5. Delete old tempdb.mdf and templog.ldf files

Identify the location of TempDB Data and Log Files

In the New Query window of SQL Server Management Studio, execute the below mentioned script to identify the location of TempDB data and log file.
Use master
GO

SELECT
name AS [LogicalName]
,physical_name AS [Location]
,state_desc AS [Status]
FROM sys.master_files
WHERE database_id = DB_ID(N'tempdb');
GO

Location of TempDB Data and Log File in SQL Server
Once you have identified the location of TempDB files then the next step will be to create the respective folders on the new drive where you would like to store the TempDB data and log file. However, you need to make sure that the new location where the TempDB files are stored is accessible by SQL Server. i.e., you need to ensure that the Account under which SQL Server Service is running has read and write permissions on the folder where the files are stored.

Change the location of TempDB Data and Log files using ALTER DATABASE

Execute the below ALTER DATABASE command to change the location of TempDB Data and Log file in SQL Server.
USE master;
GO

ALTER DATABASE tempdb
MODIFY FILE (NAME = tempdev,
FILENAME = 'T:\MSSQL\DATA\tempdb.mdf');
GO

ALTER DATABASE tempdb
MODIFY FILE (NAME = templog,
FILENAME = 'T:\MSSQL\DATA\templog.ldf');
GO
Once the above script has executed successfully you will receive a message to restart SQL Server Service for the changes to come into effect.
The file "tempdev" has been modified in the system catalog. The new path will be used the next time the database is started.
The file "templog" has been modified in the system catalog. The new path will be used the next time the database is started.

Stop and Restart SQL Server Service

Stop and restart the instance of SQL Server for the changes to come into effect.

Verify the File Change

Execute the below TSQL to verify whether TempDB Data and Log files are residing in the new location.
Use master
GO

SELECT
name AS [LogicalName]
,physical_name AS [Location]
,state_desc AS [Status]
FROM sys.master_files
WHERE
database_id = DB_ID(N'tempdb');
GO

Delete old tempdb.mdf and templog.ldf files

Final step will be to delete the tempdb.mdf & templog.ldf files from the original location.
Important Note: SQL Server doesn’t support moving TempDB Database using backup/restore and by using detach database methods.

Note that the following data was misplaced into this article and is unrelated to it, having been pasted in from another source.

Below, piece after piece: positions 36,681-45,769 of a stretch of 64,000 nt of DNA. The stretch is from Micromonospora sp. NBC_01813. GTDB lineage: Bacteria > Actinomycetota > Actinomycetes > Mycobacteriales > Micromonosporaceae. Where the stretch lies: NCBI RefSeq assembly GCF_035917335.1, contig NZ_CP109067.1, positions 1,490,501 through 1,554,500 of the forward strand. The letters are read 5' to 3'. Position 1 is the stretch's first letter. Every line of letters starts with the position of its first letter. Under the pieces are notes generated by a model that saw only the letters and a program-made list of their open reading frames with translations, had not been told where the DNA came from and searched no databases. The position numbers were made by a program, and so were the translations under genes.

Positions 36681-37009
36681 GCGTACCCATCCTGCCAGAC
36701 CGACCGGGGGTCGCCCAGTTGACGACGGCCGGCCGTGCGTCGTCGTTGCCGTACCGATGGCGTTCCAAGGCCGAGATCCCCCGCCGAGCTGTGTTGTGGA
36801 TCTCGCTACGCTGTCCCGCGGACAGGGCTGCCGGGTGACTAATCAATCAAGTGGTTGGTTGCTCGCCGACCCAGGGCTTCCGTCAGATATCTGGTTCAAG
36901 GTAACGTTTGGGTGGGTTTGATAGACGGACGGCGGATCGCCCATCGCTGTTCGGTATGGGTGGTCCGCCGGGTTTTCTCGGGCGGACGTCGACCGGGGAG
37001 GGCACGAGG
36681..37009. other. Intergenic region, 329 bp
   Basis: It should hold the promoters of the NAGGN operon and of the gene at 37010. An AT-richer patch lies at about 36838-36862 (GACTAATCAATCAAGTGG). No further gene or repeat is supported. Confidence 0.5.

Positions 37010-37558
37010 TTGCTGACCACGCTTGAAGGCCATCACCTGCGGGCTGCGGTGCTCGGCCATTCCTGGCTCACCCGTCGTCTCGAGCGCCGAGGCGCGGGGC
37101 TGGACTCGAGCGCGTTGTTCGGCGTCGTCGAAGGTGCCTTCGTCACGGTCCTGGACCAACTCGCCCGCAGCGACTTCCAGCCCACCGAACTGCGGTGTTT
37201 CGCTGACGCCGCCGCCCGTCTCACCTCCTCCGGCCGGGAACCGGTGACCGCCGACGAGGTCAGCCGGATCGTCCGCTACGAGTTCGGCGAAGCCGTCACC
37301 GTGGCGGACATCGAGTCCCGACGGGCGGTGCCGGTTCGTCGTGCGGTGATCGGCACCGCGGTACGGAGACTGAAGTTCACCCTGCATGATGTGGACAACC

Error Message Received when you try Backup and Restore Method

Msg 3147, Level 16, State 3, Line 1
Backup and restore operations are not allowed on database tempdb.
Msg 3013, Level 16, State 1, Line 1
BACKUP DATABASE is terminating abnormally.

Error Message Received when you try Detach Method

Msg 7940, Level 16, State 1, Line 1
System databases master, model, msdb, and tempdb cannot be detached.

Conclusion

This article explains the steps you must follow to move TempDB database from one drive to another in SQL Server.


Read more: http://www.mytechmantra.com/LearnSQLServer/How-to-Move-TempDB-to-New-Drive-in-SQL-Server/#ixzz3ck1UK2B8
Follow us: @MyTechMantra on Twitter | MyTechMantra on Facebook

Solve The transaction log for database Database is full

The transaction log for database BizTalkMsgBoxDb is full - Steps to fix this error
Introduction
In this article we will take a look at the steps which you need to follow when you receive “The transaction log for database ‘BizTalkMsgBoxDb’ is full” error.

Error Message:

The transaction log for database ‘BizTalkMsgBoxDb’ is full. To find out why space in the log cannot be reused, see the log_reuse_wait_desc column in sys.databases (.Net SqlClient Data Provider)
First thing would be to confirm the log space used by the BizTalkMsgBoxDb database. You can find this information by executing the below script.
DBCC SQLPERF(LOGSPACE)
GO
DBCC SQLPERF LOGSPACE Output
In the above snippet you could see that the log file of BizTalkMsgBoxDb database is 100% full.

How to fix Transaction Log for database BizTalkMsgBoxDB is full error message

To resolve this issue execute the below mentioned script which changes BizTalkMsgBoxDb database to Simple Recovery ModelShrinks the Transactional Log file to 1 MB in Size and then Set the Recovery Model back to Full. Learn More about Different Recovery Models in SQL Server.
ALTER DATABASE BiztalkMsgBoxDb
SET RECOVERY SIMPLE;
GO

Use BiztalkMsgBoxDb
GO
DBCC SHRINKFILE (BiztalkMsgBoxDb_log, 1);
GO

ALTER DATABASE BiztalkMsgBoxDb
SET RECOVERY FULL
GO

How to Verify Current Size and Space Used by the BizTalkMsgBoxDb Database Transaction Log File

To verify the current size and space used by the transactional log file of BizTalkMsgBoxDb database. One can either run SP_HELPDB command or DBCC SQLPERF(LOGSPACE).
/* Method One */

Use Master
GO
SP_HELPDB BiztalkMsgBoxDb
GO

/* Method Two */

DBCC SQLPERF(LOGSPACE)
GO